Filipinos keen to share their games

Central Leader - - NEWS - By KA­RINA ABA­DIA

Mel Li­bre has fond mem­o­ries of his child­hood in the Philip­pines play­ing games with ev­ery­day ob­jects.

A cou­ple of sticks is all you need to play a game sim­i­lar to cricket called Siatung – and with a few jan­dals and a tin you can play the game called bato lata.

Li­bre and other Filipinos are keen to teach these and other tra­di­tional games to any­one who’s in­ter­ested at the sec­ond an­nual free sports day called Lingawduwa.

The May 31 sports day is one of sev­eral events be­ing held in Auck­land in the leadup to In­de­pen­dence Day in the Philip­pines on June 12.

Mikki Guan­tero leads the or­gan­is­ing com­mit­tee for Lingawduwa.

‘‘A lot of our kids grew up here and have pretty much no idea what the tra­di­tional games are so it’s about ex­pos­ing them to that.’’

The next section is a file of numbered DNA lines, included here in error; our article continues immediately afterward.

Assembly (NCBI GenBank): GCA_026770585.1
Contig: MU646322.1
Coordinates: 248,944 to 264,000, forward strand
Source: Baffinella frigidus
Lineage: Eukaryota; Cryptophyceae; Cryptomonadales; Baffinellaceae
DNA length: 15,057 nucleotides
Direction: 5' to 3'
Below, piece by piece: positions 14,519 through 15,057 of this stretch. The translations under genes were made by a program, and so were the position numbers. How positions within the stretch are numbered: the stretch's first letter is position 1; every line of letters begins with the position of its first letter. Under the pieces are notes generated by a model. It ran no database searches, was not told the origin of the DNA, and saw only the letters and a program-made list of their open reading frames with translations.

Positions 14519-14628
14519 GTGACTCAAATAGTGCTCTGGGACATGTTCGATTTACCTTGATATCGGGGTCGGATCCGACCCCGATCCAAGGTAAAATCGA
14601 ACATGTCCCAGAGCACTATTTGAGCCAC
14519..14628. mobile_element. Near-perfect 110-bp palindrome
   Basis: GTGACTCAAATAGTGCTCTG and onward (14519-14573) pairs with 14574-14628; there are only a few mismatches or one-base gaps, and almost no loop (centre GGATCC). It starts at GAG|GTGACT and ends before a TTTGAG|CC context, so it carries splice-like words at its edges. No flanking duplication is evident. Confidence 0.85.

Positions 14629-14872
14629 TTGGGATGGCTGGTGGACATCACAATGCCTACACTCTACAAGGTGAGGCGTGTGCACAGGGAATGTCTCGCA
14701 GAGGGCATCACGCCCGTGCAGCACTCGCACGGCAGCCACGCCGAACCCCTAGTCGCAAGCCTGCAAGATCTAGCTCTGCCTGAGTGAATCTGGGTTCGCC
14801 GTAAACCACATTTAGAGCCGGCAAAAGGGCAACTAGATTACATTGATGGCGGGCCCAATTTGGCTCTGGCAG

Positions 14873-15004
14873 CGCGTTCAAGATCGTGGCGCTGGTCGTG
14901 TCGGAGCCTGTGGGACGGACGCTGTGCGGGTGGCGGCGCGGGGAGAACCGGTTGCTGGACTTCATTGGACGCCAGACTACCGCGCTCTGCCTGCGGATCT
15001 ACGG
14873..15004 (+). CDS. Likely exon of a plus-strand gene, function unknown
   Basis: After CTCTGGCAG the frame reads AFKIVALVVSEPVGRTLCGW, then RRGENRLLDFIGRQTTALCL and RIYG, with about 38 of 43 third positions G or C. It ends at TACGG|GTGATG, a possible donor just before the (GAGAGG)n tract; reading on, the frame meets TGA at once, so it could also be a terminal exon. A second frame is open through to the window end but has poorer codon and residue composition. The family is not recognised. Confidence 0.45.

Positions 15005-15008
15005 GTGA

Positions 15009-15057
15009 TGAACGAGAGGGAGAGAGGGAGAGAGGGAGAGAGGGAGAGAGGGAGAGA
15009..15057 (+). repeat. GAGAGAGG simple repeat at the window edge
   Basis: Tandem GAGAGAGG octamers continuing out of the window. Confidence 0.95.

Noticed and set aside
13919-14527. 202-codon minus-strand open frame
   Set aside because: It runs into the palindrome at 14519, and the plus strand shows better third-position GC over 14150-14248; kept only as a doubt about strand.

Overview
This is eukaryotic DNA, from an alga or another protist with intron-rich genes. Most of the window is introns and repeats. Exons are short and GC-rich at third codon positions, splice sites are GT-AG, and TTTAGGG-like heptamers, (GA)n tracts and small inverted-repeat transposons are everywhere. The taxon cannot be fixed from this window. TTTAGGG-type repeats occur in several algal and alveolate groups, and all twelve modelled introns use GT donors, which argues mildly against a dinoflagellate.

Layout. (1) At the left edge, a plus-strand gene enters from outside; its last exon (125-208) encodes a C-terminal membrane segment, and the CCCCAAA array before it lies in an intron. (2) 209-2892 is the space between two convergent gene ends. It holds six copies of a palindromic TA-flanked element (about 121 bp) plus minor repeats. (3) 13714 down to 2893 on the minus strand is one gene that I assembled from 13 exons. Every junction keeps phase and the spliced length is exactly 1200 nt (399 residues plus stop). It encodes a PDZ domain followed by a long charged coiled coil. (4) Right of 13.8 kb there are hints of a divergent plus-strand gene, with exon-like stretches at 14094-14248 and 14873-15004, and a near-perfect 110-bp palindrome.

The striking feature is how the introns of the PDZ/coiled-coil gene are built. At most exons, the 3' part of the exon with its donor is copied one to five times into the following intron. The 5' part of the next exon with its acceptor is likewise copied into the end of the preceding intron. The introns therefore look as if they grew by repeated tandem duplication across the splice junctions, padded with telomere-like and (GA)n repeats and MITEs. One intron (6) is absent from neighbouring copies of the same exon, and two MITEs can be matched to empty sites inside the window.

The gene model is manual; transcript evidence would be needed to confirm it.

There are many other cul­tural and re­li­gious events which form part of the Filipino cal­en­dar but this is the only sport­ing one cel­e­brated in Auck­land, Li­bre says.

‘‘Chil­dren these days are at­tached to their com­put­ers so this is the bridge which brings them to the games we used to play in the Philip­pines.

‘‘The games are very sim­ple and not costly. We couldn’t af­ford soc­cer balls then so we made use of a stick, a [tap] washer and things like that.’’

Rex Yap says the way he used to play as a child was more in­ter­ac­tive and phys­i­cally and men­tally chal­leng­ing than things kids en­joy these days.

‘‘Just men­tion­ing the names of the games brings me a lot of nice child­hood mem­o­ries.’’

Lingawduwa will be held at Wakaaranga School in How­ick on May 31 from 8.30am to 3pm. Bring a plate of food to share for lunch.

Email li­brelaw@ya­ or go to Face­ and seach Lingawduwa for more in­for­ma­tion.

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